11 terrorists killed in AFP strikes
The Armed Forces of the Philippines yesterday said 11 members of the Islamic extremist Maute Group had been killed and five others wounded during military operations in Butig, Lanao del Sur province, that began on Saturday.
The military launched the offensive two days after 200-300 members of the group stormed the town center, occupied the old, abandoned municipal hall and even raised the flag of the Islamic State of Iraq and Syria (Isis) there.
“This prompted the immediate conduct of military operations focused on dislodging the lawless group. Two soldiers were slightly wounded while 11 members of the Maute Group were killed and at least five wounded,” Marine Col. Edgard Arevalo, AFP public affairs office head, said in a statement. The report could not be independently confirmed.
Arevalo advised residents remaining in the vicinity of the building to leave their homes as the AFP expected the clashes to last for a week.
The military deployed planes to strike at the structures near the town hall, such as the public high school and the mosque that were also being occupied by the Maute Group fighters.
“The group has … long been professing allegiance to the foreign terror group. This is still part of [its] agenda in courting support and encouraging similar-minded individuals to support Isis,” Arevalo said.
The AFP spokesperson, Brig. Gen. Restituto Padilla, echoed Arevalo’s statements in a television interview.
“This is something that we see as an attempt of the Maute Group to attract attention, to attract recruits, to project a degree of force which is entirely a propaganda activity,” Padilla said.
He said the military’s strength in the area was “adequate” and the scene of the fighting was “well-secured.”
The old town hall used to be the group’s stronghold until it was recaptured by the military in February. The group’s final stronghold, Camp Darul Iman, a former Moro Islamic Liberation Front (MILF) military camp in Butig, fell to the military in June.
The military believes that members of the Maute Group members were responsible for the bomb attack in the Davao City night market that left 15 dead in September partly in revenge for the June debacle.
The Maute Group, composed of former MILF fighters, is being led by brothers Omar and Abdullah Maute, who have pledged allegiance to Isis and aim to set up an similar Islamic state in Mindanao.
The presidential adviser on the peace process, Jesus Dureza, said in a statement yesterday that MILF troops were coordinating with government forces in Butig. He said the MILF was assisting evacuees.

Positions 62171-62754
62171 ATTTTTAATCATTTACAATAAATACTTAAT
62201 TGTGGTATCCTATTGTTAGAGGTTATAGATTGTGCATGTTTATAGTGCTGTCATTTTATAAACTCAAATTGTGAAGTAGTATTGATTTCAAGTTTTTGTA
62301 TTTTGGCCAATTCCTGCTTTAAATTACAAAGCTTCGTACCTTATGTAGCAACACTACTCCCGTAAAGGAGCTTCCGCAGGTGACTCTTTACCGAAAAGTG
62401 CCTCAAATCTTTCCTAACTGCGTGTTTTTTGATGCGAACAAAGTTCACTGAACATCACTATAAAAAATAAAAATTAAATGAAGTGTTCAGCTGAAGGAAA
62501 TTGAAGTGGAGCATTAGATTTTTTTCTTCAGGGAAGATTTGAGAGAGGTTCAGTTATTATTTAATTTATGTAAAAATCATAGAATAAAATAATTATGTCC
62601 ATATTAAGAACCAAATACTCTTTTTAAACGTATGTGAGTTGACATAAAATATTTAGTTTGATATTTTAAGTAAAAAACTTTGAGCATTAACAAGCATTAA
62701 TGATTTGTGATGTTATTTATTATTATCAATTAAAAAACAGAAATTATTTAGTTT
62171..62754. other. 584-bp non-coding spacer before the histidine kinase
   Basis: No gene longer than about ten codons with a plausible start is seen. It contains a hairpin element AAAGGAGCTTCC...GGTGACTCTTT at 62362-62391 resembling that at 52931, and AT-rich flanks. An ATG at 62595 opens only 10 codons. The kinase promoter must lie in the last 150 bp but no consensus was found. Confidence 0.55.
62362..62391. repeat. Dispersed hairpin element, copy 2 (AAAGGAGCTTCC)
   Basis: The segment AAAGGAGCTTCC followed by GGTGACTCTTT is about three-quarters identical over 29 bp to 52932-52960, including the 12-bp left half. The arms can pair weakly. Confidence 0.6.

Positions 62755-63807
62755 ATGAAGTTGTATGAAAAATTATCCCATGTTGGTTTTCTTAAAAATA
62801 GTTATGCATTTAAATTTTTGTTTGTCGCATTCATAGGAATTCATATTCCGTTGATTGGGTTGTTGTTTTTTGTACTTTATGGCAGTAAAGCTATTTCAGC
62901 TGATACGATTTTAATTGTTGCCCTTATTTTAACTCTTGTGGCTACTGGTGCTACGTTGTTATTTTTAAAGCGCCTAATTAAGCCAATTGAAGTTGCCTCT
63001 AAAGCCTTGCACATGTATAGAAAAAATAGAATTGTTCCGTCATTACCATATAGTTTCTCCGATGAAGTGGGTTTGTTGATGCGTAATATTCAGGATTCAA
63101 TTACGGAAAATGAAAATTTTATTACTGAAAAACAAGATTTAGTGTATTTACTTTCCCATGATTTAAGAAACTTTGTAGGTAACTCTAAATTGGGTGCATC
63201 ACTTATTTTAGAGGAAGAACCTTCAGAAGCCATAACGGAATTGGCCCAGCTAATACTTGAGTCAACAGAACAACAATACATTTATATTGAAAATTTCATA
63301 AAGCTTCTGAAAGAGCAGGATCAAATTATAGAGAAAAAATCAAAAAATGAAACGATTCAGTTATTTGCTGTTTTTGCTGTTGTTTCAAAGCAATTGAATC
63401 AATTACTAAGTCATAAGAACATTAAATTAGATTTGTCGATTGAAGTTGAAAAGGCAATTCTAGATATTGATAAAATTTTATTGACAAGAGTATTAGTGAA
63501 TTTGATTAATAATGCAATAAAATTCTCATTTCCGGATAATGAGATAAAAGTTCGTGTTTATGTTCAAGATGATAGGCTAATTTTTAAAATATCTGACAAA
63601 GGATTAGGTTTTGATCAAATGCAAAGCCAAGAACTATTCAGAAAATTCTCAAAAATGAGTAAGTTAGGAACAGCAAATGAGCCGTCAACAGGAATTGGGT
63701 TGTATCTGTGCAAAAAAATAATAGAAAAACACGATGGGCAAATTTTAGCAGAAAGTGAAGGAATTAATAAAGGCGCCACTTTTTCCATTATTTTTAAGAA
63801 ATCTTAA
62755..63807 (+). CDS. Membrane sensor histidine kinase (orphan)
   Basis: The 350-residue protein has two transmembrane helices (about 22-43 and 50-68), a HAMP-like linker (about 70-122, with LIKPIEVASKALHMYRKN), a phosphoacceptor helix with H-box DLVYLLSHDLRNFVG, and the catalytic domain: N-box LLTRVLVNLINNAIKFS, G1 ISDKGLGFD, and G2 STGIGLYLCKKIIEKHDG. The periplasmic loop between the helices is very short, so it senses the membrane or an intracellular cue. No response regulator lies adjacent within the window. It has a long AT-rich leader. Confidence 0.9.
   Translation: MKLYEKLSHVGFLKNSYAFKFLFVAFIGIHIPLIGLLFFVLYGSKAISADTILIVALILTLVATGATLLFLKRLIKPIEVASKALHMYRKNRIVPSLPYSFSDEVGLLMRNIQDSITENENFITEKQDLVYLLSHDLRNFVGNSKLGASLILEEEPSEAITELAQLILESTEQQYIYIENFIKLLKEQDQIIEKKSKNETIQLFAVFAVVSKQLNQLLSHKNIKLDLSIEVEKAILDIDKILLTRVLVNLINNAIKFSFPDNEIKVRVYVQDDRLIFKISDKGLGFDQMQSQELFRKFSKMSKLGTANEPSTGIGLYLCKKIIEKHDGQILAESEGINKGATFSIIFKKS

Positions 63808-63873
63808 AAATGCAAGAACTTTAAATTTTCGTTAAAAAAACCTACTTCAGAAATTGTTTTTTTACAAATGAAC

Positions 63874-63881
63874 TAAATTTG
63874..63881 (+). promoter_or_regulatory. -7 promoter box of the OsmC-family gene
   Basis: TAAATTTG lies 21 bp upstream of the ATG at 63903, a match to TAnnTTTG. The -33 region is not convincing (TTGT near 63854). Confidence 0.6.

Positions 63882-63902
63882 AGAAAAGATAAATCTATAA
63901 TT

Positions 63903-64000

Maj. Filemon Tan Jr., spokesperson of the Western Mindanao Command based in Zamboanga City, said gun battles were continuing on Sunday.
Reinforcements were sent on Saturday “and more deployments are happening,” Tan said.
On Saturday, Tan said Maute guerrillas fired at soldiers conducting clearing operations following an air raid on suspected hideouts of the group.
He said the town had been deserted, adding the residents had fled after getting information of the attack.
On Saturday night, President Duterte raised the possibility of negotiating with the Abu Sayyaf and the Maute Group.
“The Isis is really dangerous. That is why you have to use your head. Do not drive them to despair because that is precisely what happened in Africa,” the President told the gathering of the San Beda College of Law Alumni Association in Taguig City on Saturday.
Without elaborating, Mr. Duterte said he believed in the strategy of then President Fidel Ramos in dealing with the Moro “rebellion.”
Said the President: “What will we do? We will just have to wait. We will just have to talk and talk. What we will pass on to the next generation is a talking administration.”
Quoting Ramos, the President said “there can never be a real fight” in Mindanao.
“You just have to talk,” he said. “I was asked pointblank questions by the media in Zamboanga. They said, ‘Mr. President, this is the sixth time you visited the wounded and dead soldiers. When will you end the Abu Sayyaf?’ I said, ‘What do you want?’ I mean I could do it. I could burn Jolo now. I could bomb the place.”
“And in the mountains, I will order carpet bombings and I would tell the military after the operation, ‘I don’t want to see a single person standing.’ Do you want me to do that? And if I kill children and innocent people and all, can we survive as a nation?” he lamented.
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